Five Notes on Guns and the Police

by Richard Kostelanetz (January 2014)


Having written before on this website about common misunderstandings about guns in America, may I comment upon two recent incidents that drew (too) much press attention at the time, but are now far enough behind us to be seen more objectively.

In late September, a gang of bikers attacked an Asian-American couple whose SUV had gotten in their way on the West Side Highway in my home town of New York City. Not only were their victims beaten with dangerous objects, but, in a development impossible only a few years ago, gruesome footage showed up on YouTube and televison news.

In late February, a black teenager named Trayvon Martin was shot dead inside a gated community in Florida. (To more than one fellow New Yorker I needed to explain that a gated community is the provincial equivalent of a building with a doorman.)

Each episode must be understood in the context of different guns laws in each state. Since New York City forbids its citizens to have concealed weapons, the gang of violent bikers depended upon the likelihood that their victims could not retaliate with lethal force. They knew that even if they killed their victims no biker would die.

But Florida has different laws regarding guns; so does Texas, among other states. George Zimmerman, patrolling his own community, had legal right to a concealed weapon. If, as I understand correctly, young Martin threatened Zimmerman in some way, perhaps beating his head against pavement, Martin should have known in advance his victim might be armed. Though no footage exists of Martin thrashing Zimmerman, pictures of the latter’s wounds tell their own grim story.

If a white man had similarly attacked a black Floridian likely to carry a concealed gun, how would the victim be regarded? Or if a New Yorker got shot from fist-beating a Floridian entitled to carry a concealed gun, what would we call him? A hero? Or a jerk?

Precisely because guns are more fearsome than knives, (though less murderous than, say, Molotov cocktails or suicide-bombers’ explosives), gross misunderstandings of the legal uses of personal weapons has become, in my judgment, measures of culpable stupidity. Indeed, widespread thoughtlessness about guns also makes life in our country more dangerous than it should be.

Much as I hope again never to need to write about guns in America in the future, I suspect that, as long as misunderstandings persist, I’ll need to do so, dammit.

II

The recent New York City mayoral race was won by the candidate that promised to end “stop and frisk” by NYC police of likely perpetrators. For reasons mysterious to me, this promise gained some traction among NYC white voters, who had little to fear about such an affront to themselves but, may I guess, imagined it would offend them.

One truth is that New York City has become viscerally safer over the past two decades. How this happened isn’t obvious. While mayors Rudolph Guiliani and Michael Bloomberg would like to take credit for encouraging tougher preventive policing (epitomized by “stop and frisk”), my own opinion is that three other crucial factors should be considered: 1) Ubiquitous cell phones that permit people to call for help easily. 2) Surveillance photos that help capture perpetrators, especially after they are published in neighborhood newspapers or on websites. 3) The discovery among vulnerable young men that a slammer might not be the best place to spend their lives.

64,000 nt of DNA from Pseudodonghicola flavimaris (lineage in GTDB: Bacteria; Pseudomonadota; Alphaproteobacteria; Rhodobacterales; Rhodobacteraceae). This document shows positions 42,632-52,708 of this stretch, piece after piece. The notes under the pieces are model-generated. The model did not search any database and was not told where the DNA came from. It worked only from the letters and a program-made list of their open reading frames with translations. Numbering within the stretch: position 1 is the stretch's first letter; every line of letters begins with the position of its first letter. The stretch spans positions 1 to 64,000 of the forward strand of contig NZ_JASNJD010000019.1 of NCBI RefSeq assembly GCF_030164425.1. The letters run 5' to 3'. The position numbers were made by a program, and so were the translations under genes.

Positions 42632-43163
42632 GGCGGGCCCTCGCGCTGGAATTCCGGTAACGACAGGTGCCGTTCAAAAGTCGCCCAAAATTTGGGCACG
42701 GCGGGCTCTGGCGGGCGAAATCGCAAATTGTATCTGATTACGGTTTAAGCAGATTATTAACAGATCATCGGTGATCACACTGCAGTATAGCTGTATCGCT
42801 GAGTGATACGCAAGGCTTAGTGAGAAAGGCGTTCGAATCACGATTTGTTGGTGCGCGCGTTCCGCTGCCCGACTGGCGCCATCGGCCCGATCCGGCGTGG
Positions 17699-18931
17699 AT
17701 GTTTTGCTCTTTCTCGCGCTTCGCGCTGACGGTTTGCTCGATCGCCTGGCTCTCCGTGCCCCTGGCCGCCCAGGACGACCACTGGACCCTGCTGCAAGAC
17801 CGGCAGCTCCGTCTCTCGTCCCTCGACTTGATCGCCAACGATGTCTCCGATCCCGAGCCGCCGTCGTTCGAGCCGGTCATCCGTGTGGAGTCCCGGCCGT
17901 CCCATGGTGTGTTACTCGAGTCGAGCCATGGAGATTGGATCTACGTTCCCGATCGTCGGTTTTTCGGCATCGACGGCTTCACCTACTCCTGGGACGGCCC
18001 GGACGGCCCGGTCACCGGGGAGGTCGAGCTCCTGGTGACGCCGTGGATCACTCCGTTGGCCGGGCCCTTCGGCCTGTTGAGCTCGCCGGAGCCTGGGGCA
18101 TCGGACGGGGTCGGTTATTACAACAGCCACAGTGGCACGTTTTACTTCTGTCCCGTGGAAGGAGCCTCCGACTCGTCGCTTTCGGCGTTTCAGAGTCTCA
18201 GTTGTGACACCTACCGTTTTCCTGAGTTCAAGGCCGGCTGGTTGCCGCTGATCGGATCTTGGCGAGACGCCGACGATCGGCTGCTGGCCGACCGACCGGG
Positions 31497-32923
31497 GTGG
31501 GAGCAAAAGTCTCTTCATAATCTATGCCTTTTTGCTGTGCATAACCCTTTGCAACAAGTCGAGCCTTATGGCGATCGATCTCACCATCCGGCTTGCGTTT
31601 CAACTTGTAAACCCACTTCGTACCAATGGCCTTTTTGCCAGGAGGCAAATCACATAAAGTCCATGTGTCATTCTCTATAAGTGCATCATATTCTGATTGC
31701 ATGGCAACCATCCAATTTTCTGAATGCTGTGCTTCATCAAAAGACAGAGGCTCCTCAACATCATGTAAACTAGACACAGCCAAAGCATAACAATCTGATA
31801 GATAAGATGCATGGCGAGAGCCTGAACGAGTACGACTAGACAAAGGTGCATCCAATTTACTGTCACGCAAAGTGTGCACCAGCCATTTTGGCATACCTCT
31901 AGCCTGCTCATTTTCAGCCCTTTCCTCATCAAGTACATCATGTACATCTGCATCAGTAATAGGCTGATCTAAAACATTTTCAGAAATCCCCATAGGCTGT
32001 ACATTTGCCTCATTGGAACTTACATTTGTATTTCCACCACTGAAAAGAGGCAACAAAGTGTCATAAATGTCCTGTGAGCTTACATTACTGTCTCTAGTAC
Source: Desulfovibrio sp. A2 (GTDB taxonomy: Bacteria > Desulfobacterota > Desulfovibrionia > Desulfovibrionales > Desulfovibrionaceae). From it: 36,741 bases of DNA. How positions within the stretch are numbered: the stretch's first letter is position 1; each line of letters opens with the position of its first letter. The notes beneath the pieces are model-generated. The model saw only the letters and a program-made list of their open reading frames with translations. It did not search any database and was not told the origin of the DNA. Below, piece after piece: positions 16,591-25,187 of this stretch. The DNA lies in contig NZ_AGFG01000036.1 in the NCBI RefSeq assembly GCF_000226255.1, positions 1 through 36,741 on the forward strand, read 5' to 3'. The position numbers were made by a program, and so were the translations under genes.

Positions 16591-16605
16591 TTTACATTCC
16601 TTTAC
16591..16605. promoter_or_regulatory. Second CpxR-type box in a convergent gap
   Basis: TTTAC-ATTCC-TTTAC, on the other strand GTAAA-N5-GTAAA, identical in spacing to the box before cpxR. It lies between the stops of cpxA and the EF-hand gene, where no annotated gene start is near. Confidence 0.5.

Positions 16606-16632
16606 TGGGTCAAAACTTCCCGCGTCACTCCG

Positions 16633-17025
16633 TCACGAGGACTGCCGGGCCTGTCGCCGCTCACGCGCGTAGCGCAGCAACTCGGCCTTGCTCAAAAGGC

Ending stop-and-frisk means that some bad guys (yes, mostly guys) will have less fear about looking threatening on the street. Those most in jeopardy are not white people, who reside in neighborhoods far away with their own spies (e.g., doormen, block watchers), but law-abiding blacks and Latinos in poor neighborhoods and residents of marginal neighborhoods, such as mine (Ridgewood-Bushwick), that are now, by common consent, considerably safer than they were two decades ago. May I further suggest that, contrary to common opinion, the absence of visible police should be considered a measure of a safe neighborhood. In my own, I see them more often in a favorite Chinese take-out than in cars or on foot patrolling the streets.

(One curiosity of my own Latino ‘hood is that the only guys hanging out on my street corner are middle-aged Dominicans mostly selling fruit. I’d like to ask where younger men hang out, but they don’t speak English well enough and I don’t speak Spanish. For over a decade I’ve also patronized in the NYC Rockaways a predominantly black and brown family beach likewise devoid of obnoxious kids, who I assume go elsewhere.)

Once the truth about the perils of ending stop-and-frisk is recognized, may I predict that, though the new mayor has changed police commissioners, such preventive policing won’t end, claims to the contrary notwithstanding. Someone in charge will discover that potential bad-guys haven’t vanished, that lessening the responsibilities of police on the street is a counter-productive idea, and that too great is the risk of blowing away NYC’s reputation as a safer city.

III

Some years ago, when Henry-Louis Gates, the Harvard professor, complained that white cops in Cambridge, MA, arrested him one night for disorderly conduct, I wrote in the monthly Liberty that the real problem the African-Americans, Latinos, and other poor peoples have with cops is not that they abuse prejudicially, as Gates suspects they did to him, but that they don’t show up. The nature of their essentially theatrical job encourages police to don a costume, appear publicly, take some bows, keep their noses clean, and count down their hours before they can return home. Since demands upon police attention can be various, being someplace else can become an acceptable excuse. Furthermore, responding seriously, such as even withdrawing a gun from its holster, might require spending hours, if not a whole day, writing a report. (That accounts for why many, if not most, will testify that they’ve never used their service revolver.) Since Professor Gates may have never lived among poor urban people, he may not have experienced this truth about police failure or even known it.